Evan Hansen is already a difficult character to sympathize with, if you’re able to sympathize with him at all. While the character’s own mental health issues are relatable, when you get down to it, he’s someone who is choosing to repeatedly and knowingly abuse a grieving family’s trust. From Evan taking advantage of Connor’s death to date his sister and long-time crush, Zoe Murphy (under false pretense, and accompanied by the aforementioned, ‘If I Could Tell Her’), to deluding himself into believing he deserves money for what he’s done to the Murphy family. Plainly, the character is reprehensible under the best of circumstances, and the role is done no favors when it’s being played by someone who is noticeably an adult man.
This miscast does a genuine disservice to everyone else on screen, as their work is essentially being rendered ineffectual by association. Scenes with Amandla Stenberg and Amy Adams were surely meant to come across as moving and emotional exchanges, but in fact, are reduced to being unbearable to watch. The most obvious example of this emotional dissonance is a moment towards the end of the film between Julianne Moore and Ben Platt. She is consoling him after he has just performed the film’s climactic song, ‘Words Fail’. This is perhaps the only scene that feels as though the story might finally be able to evoke the emotion it’s so desperately been trying to for the past two hours and then the camera cuts back to Ben Platt. We see nothing but a very old, very tired-looking Ben Platt playing a teenager and just like that, the moment is over before it starts.
Perhaps it is unfair to lay so much of the responsibility at Ben Platt’s feet. It is very unlikely that any actor would have been able to exact the kind of reaction the film wanted. The script itself has a glaring issue with its central thesis, which seems to be: “Your hurt, and your own desires can come before others and their pain. If it makes you feel better, you are valid. It’ll all work out in the end.” This messaging, that behavior as bad as this can be rewarded with undeserved grace and absolution, seems irresponsible and ill-conceived. And as with many Pasek & Paul songs, there are admittedly a handful of tracks that could be considered ear-worms, but they are done no favors as Chbosky seems to be wildly uninterested in framing any of them with a sense of style. Nearly every number is visually dull and filmed passively. The only exception being ‘Sincerely Me’, the only musical sequence that features dancing.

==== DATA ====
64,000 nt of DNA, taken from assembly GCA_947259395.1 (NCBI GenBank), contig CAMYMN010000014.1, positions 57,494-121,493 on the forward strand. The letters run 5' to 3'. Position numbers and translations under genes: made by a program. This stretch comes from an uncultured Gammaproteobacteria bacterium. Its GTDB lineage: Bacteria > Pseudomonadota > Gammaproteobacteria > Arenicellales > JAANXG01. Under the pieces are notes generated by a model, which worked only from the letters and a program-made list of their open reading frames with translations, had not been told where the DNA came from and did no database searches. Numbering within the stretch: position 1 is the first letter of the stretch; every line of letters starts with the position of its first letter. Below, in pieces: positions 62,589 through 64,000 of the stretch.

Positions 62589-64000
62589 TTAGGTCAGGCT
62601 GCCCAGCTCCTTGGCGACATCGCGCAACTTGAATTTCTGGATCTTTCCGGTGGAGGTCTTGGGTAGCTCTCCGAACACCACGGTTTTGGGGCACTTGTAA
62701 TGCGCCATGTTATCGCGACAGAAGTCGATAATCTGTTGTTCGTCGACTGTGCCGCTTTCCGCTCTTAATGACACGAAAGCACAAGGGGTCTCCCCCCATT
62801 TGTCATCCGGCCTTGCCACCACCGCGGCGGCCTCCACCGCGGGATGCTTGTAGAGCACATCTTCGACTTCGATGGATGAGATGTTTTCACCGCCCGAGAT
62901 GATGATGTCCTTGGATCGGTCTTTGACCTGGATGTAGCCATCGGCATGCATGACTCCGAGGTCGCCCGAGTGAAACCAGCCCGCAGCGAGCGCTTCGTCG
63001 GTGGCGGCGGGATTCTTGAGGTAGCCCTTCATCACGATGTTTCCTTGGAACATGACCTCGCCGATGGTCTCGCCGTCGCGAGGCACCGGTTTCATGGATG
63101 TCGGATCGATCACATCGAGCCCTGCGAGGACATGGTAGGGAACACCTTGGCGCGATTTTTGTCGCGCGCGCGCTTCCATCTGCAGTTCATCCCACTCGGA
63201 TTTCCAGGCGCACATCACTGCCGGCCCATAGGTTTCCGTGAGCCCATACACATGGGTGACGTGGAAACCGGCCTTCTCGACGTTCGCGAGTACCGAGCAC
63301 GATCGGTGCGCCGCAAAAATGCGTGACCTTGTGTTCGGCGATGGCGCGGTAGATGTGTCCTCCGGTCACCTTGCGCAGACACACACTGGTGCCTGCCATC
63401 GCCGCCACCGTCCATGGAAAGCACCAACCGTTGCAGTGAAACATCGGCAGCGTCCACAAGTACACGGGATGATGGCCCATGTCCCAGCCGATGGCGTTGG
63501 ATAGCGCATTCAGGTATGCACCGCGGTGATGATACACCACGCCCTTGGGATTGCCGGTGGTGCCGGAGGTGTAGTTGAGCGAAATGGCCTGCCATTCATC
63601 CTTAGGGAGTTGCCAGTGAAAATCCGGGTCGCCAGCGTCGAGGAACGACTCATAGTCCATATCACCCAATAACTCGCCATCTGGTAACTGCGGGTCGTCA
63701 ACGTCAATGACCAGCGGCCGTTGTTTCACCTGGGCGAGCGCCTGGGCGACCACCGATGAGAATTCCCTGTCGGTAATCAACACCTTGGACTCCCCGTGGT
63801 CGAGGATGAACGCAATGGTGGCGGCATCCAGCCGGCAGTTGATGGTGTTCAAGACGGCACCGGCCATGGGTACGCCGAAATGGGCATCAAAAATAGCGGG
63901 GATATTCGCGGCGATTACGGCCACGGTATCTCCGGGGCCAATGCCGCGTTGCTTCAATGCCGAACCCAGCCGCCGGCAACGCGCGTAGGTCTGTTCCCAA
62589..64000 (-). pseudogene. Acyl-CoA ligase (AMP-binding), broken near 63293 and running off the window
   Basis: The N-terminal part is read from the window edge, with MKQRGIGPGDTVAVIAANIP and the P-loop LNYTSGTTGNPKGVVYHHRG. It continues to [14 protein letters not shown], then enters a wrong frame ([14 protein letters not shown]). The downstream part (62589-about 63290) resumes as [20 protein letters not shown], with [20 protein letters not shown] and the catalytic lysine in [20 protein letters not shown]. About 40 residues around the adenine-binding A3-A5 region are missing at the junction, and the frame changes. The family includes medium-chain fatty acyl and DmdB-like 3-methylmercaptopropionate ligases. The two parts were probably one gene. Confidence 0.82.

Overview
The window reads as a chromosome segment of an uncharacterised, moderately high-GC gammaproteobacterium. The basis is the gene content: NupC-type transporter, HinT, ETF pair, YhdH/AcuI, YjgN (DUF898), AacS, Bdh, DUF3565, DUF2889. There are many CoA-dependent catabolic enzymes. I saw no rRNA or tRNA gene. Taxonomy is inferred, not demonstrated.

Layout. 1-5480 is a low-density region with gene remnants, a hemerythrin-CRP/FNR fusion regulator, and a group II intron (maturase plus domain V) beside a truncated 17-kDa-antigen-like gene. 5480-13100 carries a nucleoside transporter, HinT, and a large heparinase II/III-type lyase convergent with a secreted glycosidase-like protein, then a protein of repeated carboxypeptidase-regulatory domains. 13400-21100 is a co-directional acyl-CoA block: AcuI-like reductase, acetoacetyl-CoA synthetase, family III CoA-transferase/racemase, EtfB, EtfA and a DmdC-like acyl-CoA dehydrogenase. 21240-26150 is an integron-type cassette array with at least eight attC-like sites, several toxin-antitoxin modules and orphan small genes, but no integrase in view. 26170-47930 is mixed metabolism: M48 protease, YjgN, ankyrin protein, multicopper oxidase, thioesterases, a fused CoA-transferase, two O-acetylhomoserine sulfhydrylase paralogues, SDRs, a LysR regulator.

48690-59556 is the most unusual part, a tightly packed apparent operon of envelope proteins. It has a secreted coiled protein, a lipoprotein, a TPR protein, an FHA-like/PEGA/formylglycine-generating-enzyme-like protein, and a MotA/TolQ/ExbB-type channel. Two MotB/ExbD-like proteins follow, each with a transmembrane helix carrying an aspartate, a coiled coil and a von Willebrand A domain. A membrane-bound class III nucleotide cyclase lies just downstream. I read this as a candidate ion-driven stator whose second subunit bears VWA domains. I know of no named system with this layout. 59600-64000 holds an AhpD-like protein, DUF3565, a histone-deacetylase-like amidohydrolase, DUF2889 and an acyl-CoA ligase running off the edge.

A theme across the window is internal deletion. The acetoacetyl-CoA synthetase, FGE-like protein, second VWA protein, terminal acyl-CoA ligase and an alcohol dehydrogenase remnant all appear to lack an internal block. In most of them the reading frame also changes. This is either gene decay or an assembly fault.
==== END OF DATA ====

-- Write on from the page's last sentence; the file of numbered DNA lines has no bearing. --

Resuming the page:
It could be that Dear Evan Hansen is a story that only works as a stage musical, and the compounding issues in this adaptation may just be proof of that. It is hard to imagine how any audience could find this narrative compelling, but the undeniable success of the Broadway musical indicates that it has indeed found that elusive demographic. Multiple adaptations, off-broadway and international productions, all seem to indicate that this is a story that’s going to be around for quite some time on and off the stage. Still, as a film, Ben Platt’s nepotism pet project most decidedly does not work and it’s rather hard to imagine how anyone involved in the production thought that this was something that could be adapted successfully.
Far from being the triumphant and uplifting story as advertised, with a clear lack of interest behind the camera, and dismal casting in front of it, Dear Evan Hansen is sure to leave audiences wondering who they feel should feel more sorry for, themselves for losing two hours of their time, or the characters in the film being manipulated into believing the lies of a narcissistic teenager.